Social Media – Is anyone listening?
This post is mainly aimed at Recruiters although there is some relevance to social media users in other business to business marketplaces.
WARNING – Twitter & Facebook could be a disastrous waste of your valuable time!
TruLondon 3 is fast approaching, I can’t believe it’s been a year since TruLondon 2, so much has happened in that time!
Reflecting on the time since the last TruLondon has got me thinking – Bill Boorman’s ‘unconferences’ are a fantastic environment in which to discuss, debate and most importantly learn new ideas and techniques in social recruiting.
Last year I enjoyed a fantastic couple of days, listened to some fascinating insights from some impressive people and came away with some very clear objectives;
– Create a fan page on Facebook and explore this medium to promote my business
– Expand on my use of Twitter
– Blog more…a lot more!
Well, I can’t claim to have fully met these objectives (especially the bit about blogging!) but I have learnt some very important things over the year and here are my Conclusions;
This should be the centre piece of any social media strategy BUT for most normal people it is time consuming and very hard to maintain on a consistent basis. This has been true for me and many others I have spoken to. You ought to blog but finding the time to do so on a regular basis is seriously challenging.
Facebook (for business) is a complete waste of space!
This does depend on your market but my conclusion is that the vast majority of Facebook users (and there are stacks of them) use Facebook to interact with mates and their family. Talking business in Facebook is just plain boring and no-one wants to hear it! It may be big in the States but then so is the superbowl!
Highly relevant audience and a great place to build relationships, it can work as place to broadcast vacancies but if that is all you are doing you are probably losing more friends (and credibility) than you are gaining. LinkedIn is at it’s most powerful when you engage with people (more about engagement later).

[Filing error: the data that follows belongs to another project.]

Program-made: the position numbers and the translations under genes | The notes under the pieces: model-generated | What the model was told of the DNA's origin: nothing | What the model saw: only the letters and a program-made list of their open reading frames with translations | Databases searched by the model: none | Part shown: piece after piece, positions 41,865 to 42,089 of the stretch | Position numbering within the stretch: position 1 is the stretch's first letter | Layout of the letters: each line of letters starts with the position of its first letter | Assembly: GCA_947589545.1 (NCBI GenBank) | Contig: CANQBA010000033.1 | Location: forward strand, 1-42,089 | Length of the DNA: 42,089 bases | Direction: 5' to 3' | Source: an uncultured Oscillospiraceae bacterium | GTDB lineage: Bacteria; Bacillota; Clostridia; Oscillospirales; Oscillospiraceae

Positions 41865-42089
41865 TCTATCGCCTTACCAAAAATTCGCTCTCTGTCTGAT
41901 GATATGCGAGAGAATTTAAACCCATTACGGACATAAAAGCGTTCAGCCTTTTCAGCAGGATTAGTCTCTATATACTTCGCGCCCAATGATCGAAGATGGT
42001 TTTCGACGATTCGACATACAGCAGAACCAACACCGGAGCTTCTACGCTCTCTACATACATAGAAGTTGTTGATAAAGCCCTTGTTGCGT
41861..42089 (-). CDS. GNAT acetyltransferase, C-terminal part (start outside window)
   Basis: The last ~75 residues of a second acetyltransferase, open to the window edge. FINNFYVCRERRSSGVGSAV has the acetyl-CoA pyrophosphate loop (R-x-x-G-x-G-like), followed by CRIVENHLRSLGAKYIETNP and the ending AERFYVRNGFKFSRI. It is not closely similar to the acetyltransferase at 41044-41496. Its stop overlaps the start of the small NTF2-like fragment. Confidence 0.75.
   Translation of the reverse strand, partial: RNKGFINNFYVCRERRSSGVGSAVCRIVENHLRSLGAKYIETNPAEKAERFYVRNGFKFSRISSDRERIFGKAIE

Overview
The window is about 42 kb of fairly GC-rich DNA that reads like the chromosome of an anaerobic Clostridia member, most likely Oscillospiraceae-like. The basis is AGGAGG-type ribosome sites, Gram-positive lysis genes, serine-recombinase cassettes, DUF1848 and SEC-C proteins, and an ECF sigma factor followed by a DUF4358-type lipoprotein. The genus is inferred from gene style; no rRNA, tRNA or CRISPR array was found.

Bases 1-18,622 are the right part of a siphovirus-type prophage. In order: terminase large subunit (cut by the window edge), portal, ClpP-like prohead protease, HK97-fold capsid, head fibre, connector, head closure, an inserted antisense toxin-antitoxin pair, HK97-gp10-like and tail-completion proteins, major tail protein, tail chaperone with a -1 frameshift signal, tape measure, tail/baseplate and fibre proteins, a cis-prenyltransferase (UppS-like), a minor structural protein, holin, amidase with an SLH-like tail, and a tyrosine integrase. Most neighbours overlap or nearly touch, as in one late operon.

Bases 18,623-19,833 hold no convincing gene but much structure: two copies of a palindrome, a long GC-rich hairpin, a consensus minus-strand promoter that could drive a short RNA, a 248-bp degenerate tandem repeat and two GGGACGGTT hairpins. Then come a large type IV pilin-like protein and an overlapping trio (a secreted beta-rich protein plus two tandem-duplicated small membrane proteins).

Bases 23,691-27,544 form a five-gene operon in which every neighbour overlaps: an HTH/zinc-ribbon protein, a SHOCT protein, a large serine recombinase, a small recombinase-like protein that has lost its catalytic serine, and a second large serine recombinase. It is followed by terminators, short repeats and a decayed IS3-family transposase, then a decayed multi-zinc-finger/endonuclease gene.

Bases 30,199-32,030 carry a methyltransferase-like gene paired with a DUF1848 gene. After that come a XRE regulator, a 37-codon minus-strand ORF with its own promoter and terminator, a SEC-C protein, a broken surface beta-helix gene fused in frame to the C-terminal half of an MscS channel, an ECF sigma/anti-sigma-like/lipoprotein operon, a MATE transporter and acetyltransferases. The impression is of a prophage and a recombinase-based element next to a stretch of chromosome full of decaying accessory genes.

I love twitter and use it on a regular basis but I have to admit that there is a real danger of it turning out to be a place where vendors talk to vendors and customers (or candidates) only listen in small numbers. The real question to ask is ‘Who is actually listening and are they commercially of interest to me?’
As usual with recruitment, it all depends on your market. If you are recruiting Marketing or IT professionals then I doubt there is a problem. If however you recruit Sales, Accountancy, Legal, HR, Production, Logistics, Purchasing or many other white collar professions at middle to senior management then I question whether Twitter is really worth the effort.
To give you some idea of the problem, LinkedIn have over 5 million users in the UK and 95 million worldwide and yet less than 3% of them have linked a Twitter account which either means;
- They don’t have one
- They have an account but don’t tweet
- They don’t relate Twitter to business.
When I looked at my LinkedIn connections, the figure was still disappointingly low at 15% and many of my connections are really into social media!
This is backed up by the fact that I get 80% more ‘likes’ to LinkedIn status updates than RT’s on Twitter (all updates go to Twitter). Yes, I have more connections than followers but not to that degree!
The worrying conclusion is that decision makers in business may not be interested in Twitter – I agree they should be…but at least for now, they do not seem to be!
I believe that good social recruiting and good social business should be about engagement – a 2 way conversation that leads to respect, influence and commercial success. The way I see it is the difference between social networking (engagement) and social media (broadcasting). Twitter is essential a broadcast tool, people do engage sometimes but if you tweet be honest with yourself – Are you engaging with customers & candidates or mainly with other broadcasters?
Based on my experiences over the last year my advice to Recruiters is as follows;
1) Ask your candidates and clients (for recruitment consultancies) what social platforms they use. For candidates the best way to do this is via an application or registration form. A recruitment agency recently did this and found that 72% of their candidates were on LinkedIn (although few of them knew their url!) but only 8% had a Twitter account. If you keep monitoring this you will know when it pays to increase your Twitter activity.
2) If your audience is not really using Twitter don’t ignore it. Keep or create an account, link it to your LinkedIn account and ensure that all status updates go to Twitter, this way it will take none of your time but will compliment your social media (broadcasting) activities & will keep you ‘in the game’ for when your audience start using Twitter.
3) If you already have a decent number of Twitter followers take some time to analyse who they are and ask yourself whether they are commercially of interest to you.
This may all seem a bit negative, I hope and actually believe Twitter will eventually become a more mainstream business tool (unlike Facebook) but I just don’t see any evidence of it being an effective social networking tool yet, social media maybe but not social networking.
Twitter can be very useful in other ways (i.e. Knowledge acquisition) but in recruiting, real ROI (return on investment) comes in the form of more suitable candidates or more clients and in many markets, Twitter is just not delivering.
I look forward to hearing a robust defence of Twitter and Facebook from many respected thought leaders at TruLondon 3 this week….bring it on, I can’t wait!